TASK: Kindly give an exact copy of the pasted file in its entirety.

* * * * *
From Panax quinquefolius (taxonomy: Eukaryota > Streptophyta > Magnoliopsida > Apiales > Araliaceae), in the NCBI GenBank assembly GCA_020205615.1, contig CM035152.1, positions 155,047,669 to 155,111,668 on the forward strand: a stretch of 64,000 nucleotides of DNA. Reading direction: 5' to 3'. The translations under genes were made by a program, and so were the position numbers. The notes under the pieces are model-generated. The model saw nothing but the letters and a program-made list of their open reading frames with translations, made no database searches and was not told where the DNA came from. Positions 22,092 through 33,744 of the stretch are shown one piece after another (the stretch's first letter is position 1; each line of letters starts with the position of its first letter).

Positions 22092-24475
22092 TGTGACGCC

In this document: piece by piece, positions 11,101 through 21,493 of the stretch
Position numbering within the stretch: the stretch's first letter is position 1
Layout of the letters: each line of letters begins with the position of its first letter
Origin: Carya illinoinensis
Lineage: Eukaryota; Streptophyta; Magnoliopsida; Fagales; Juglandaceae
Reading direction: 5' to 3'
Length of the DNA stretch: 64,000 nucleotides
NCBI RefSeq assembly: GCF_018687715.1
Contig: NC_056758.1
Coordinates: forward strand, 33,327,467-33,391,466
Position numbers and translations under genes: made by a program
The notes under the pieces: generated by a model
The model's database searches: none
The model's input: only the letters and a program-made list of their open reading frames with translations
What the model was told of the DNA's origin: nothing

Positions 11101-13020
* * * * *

From Panax quinquefolius (taxonomy: Eukaryota > Streptophyta > Magnoliopsida > Apiales > Araliaceae), in the NCBI GenBank assembly GCA_020205615.1, contig CM035152.1, positions 155,047,669 to 155,111,668 on the forward strand: a stretch of 64,000 nucleotides of DNA. Reading direction: 5' to 3'. The translations under genes were made by a program, and so were the position numbers. The notes under the pieces are model-generated. The model saw nothing but the letters and a program-made list of their open reading frames with translations, made no database searches and was not told where the DNA came from. Positions 22,092 through 33,744 of the stretch are shown one piece after another (the stretch's first letter is position 1; each line of letters starts with the position of its first letter).

Positions 22092-24475
22092 TGTGACGCC

In this document: piece by piece, positions 11,101 through 21,493 of the stretch
Position numbering within the stretch: the stretch's first letter is position 1
Layout of the letters: each line of letters begins with the position of its first letter
Origin: Carya illinoinensis
Lineage: Eukaryota; Streptophyta; Magnoliopsida; Fagales; Juglandaceae
Reading direction: 5' to 3'
Length of the DNA stretch: 64,000 nucleotides
NCBI RefSeq assembly: GCF_018687715.1
Contig: NC_056758.1
Coordinates: forward strand, 33,327,467-33,391,466
Position numbers and translations under genes: made by a program
The notes under the pieces: generated by a model
The model's database searches: none
The model's input: only the letters and a program-made list of their open reading frames with translations
What the model was told of the DNA's origin: nothing

Positions 11101-13020